SDB:Access Linux file systems in Windows

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NTFS - Access Linux file systems in Windows
Sometimes when you have a dual-boot system you want to access files on your Linux ext2/ext3/ext4 hard disk partitions in Windows itself. As Windows only supports the filing systems that it uses itself (NTFS/VFAT/CDFS/UDF), Windows by itself will not therefore understand or recognize Linux based hard disk partitions. But there is 3rd party software that can add the necessary support in Windows to do this. For people new to Linux/Linux file systems ext2 stands for the extended file system version 2.

Ext2fsd

The following guide uses ext2fsd to access the extended file system in Windows itself. Ext2fsd is what is known as a kernel-mode file system driver, written to work natively with the Windows operating system.

Ext2fsd Requirements

  • Windows 2000/XP/Vista/Win7/Win8 (32 & 64 bit systems)
  • Linux partitions formatted with the file system ext2, ext3 or ext4
If your Windows version is not listed above, this may be for at least a couple of reasons; a) It may have only been supported since, this article was last updated. And therefore your Windows version has at least some support for ext2fsd. b) Your Windows version is not currently supported by ext2fsd at all (for example, it is too old). For the most up to date information on supported operating systems/Windows versions, you should always check [Ext2fsd FAQ]. Recent versions of openSUSE may by default use ext4 (or a different filing system altogether), so you need to make sure when you install openSUSE; it's installation program formats your Linux partitions with the extended file system (ext). If you use a different filing system this guide will not work.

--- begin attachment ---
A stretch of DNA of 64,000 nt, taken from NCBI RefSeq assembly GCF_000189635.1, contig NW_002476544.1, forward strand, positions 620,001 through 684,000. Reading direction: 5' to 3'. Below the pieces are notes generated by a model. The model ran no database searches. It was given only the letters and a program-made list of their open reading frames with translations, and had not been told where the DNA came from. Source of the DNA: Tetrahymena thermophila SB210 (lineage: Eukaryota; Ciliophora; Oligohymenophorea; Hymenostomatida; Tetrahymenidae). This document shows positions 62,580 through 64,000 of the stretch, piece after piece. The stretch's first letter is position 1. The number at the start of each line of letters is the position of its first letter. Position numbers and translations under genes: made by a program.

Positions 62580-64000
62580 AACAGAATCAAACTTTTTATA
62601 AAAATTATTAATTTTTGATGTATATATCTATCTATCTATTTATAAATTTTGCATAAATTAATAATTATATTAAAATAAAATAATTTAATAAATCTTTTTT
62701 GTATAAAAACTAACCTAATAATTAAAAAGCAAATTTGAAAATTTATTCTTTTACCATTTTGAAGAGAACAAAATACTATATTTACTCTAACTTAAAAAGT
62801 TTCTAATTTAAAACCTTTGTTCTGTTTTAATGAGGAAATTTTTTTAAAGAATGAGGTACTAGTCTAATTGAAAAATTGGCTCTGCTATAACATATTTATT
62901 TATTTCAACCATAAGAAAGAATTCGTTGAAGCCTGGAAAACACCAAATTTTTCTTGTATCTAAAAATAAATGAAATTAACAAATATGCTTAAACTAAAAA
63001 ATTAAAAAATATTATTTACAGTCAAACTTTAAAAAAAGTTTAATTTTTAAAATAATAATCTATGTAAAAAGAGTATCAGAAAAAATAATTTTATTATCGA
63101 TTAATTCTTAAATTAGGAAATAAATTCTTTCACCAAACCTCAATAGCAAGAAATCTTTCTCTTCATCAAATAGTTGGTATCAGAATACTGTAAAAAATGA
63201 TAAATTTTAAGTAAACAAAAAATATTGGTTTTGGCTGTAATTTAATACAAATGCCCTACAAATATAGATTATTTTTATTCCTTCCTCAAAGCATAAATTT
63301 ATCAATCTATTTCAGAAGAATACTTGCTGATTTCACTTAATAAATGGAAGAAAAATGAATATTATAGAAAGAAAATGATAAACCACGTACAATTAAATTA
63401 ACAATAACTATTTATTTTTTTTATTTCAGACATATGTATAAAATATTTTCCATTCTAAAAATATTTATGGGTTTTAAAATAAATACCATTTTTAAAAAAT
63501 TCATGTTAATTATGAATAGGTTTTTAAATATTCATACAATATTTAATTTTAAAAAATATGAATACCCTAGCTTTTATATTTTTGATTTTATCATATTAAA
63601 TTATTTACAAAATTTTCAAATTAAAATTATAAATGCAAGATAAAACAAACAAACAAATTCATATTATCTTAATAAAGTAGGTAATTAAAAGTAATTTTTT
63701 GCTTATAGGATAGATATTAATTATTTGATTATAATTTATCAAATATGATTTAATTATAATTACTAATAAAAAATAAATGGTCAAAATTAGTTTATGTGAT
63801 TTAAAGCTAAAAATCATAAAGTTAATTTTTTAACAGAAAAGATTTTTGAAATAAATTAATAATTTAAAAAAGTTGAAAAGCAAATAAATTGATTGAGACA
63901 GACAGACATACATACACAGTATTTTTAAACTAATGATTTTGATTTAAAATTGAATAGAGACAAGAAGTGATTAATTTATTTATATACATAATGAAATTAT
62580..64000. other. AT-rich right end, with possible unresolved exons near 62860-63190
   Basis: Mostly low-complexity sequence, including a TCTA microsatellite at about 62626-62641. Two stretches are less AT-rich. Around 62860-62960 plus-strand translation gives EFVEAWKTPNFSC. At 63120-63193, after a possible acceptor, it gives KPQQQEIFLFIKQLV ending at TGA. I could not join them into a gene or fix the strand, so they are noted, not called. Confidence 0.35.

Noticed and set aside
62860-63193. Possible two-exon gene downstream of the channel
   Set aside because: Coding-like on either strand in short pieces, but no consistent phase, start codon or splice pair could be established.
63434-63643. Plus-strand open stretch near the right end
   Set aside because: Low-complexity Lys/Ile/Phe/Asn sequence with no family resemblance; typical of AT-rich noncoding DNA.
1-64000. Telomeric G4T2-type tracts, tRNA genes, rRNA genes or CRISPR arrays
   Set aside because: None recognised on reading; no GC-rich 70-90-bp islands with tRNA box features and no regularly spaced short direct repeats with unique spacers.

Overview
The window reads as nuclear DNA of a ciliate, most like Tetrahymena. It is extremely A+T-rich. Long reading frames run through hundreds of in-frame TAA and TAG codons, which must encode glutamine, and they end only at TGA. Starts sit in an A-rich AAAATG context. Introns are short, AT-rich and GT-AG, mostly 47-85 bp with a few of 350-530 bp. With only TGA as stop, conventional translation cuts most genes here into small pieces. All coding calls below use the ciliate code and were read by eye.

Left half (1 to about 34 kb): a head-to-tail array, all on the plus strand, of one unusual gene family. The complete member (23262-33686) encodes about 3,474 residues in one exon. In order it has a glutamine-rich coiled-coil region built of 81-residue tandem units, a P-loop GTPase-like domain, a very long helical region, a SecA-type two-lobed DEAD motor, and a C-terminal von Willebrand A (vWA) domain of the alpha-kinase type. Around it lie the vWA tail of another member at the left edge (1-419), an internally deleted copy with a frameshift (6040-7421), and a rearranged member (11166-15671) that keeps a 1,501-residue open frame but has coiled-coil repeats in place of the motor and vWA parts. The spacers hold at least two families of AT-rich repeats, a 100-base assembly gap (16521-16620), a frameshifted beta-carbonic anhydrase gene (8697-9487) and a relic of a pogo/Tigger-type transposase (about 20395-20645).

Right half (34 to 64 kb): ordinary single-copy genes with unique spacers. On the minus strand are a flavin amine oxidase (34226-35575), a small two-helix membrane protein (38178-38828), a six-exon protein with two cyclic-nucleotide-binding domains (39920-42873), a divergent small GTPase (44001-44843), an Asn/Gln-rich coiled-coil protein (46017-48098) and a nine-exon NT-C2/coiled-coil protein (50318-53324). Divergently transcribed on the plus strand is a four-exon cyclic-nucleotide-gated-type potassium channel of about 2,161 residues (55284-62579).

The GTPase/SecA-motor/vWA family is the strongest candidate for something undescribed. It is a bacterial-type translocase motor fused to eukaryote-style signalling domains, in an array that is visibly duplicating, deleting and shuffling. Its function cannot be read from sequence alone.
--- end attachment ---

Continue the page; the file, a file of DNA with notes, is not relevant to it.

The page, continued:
Ext2fsd HOWTO guide

  • Download and install the ext2fsd software on your Windows operating system.
  • Assign your Linux partitions with drive letters.
  • Restart Windows.
  • Now you can use Windows Explorer to access your Linux partitions from Windows.
Warning: DO NOT assign your Linux swap partition a drive letter. As doing so could damage the swap partition; if damaged, Linux may became inoperable.

Ext2fsd screenshots

Ext2fsd main interface: Inside the black square are my Linux partitions

Ext2fsd.PNG

Ext2fsd taskbar icon

Taskbar ext2.PNG


Explore2fs

See https://en.wikipedia.org/wiki/Explore2fs for more details.


Ext2 IFS

See http://www.fs-driver.org/faq.html for Ext2 IFS FAQ.


Ext2Read

See http://www.sevenforums.com/software/181132-ext2read-how-use.html for a Ext2Read guide.


See also